NETHERLANDS - The Dutch pension fund lobbying organisations have called on a new Dutch government to hold back from adding further pension regulations, as fundamental system changes would be seen as risky to an already under pressure sector.

The VB, OPF and UvB representative bodies have issued a joint statement, ahead of a fresh national election, arguing any new government needs to support the sector rather than prescribe new rules as pension funds are already struggling thanks to the stress of recent financial markets, on the one hand, and the effects of increasing longevity on the other.

In their opinion, the government must, for example, refrain from setting rules which cap tax-assisted pensions, and instead leave any such cap to social partners.

"Pensions is a labour issue and it is therefore the prerogative of employers and employees to conclude pension arrangements," the representative bodies pointed out.

One proposal presented by the pension representatives suggested 650,000 self-employed people, or ‘zzp'ers' as they are also known, should be allowed to remain as members of industry-wide pension fund they are in for longer than is currently allowed when they leave an employer. Similarly, officials argue they should be allowed to keep their pensions tax advantages for longer.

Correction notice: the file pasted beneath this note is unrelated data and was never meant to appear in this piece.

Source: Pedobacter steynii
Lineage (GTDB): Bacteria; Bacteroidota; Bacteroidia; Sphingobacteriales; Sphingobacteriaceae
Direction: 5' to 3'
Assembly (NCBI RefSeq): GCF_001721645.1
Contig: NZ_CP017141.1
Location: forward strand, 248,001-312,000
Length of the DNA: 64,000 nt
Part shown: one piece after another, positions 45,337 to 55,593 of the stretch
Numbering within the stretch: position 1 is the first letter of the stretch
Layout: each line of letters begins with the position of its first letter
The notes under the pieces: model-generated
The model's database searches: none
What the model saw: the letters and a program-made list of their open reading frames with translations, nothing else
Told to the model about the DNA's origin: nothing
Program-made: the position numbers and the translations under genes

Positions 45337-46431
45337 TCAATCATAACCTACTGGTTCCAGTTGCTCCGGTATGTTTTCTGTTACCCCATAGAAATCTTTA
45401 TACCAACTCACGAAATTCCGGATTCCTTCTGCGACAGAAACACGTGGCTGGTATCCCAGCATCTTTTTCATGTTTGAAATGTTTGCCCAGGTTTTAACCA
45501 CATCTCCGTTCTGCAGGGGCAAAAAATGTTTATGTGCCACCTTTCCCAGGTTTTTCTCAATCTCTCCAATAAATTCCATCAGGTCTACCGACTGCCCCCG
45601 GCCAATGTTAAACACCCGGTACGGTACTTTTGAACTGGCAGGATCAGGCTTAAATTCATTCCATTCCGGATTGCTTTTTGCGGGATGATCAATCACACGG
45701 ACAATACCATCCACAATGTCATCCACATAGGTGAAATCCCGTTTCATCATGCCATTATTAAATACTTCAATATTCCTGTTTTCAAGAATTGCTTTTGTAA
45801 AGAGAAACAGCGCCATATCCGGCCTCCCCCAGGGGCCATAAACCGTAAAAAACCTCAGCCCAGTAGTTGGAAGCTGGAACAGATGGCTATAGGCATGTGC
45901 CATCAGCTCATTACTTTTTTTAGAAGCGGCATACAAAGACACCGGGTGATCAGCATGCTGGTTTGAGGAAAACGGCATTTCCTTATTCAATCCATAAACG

At present, zzp'ers can only stay in the pension fund of their former employer for a maximum of 10 years, and only three years of this carries fiscal benefits.

Instead, the lobbying organisation argue social partners should find an adequate solution at sector level to this problem, as zzp'ers are not considered to be a homogenous group.

At the same time, the three groups - now working together as a collective - also claimed the diversified sector of industry-wide schemes, company pension funds and occupational schemes should be given the ability to create a tailor-made approach to governance changes and to the rules around the right to comment on pensions.

They also argued the industry must be given ample time to develop best practices when fundamental changes in asset and risk management have to be made and when  reviewing pension contracts, as recommended by the Frijns and Goudswaard committees.

And rather than increasing pensions communication, the VB, OPF and UvB added, the government should allow pension funds more scope for principle-based supervision on communication.

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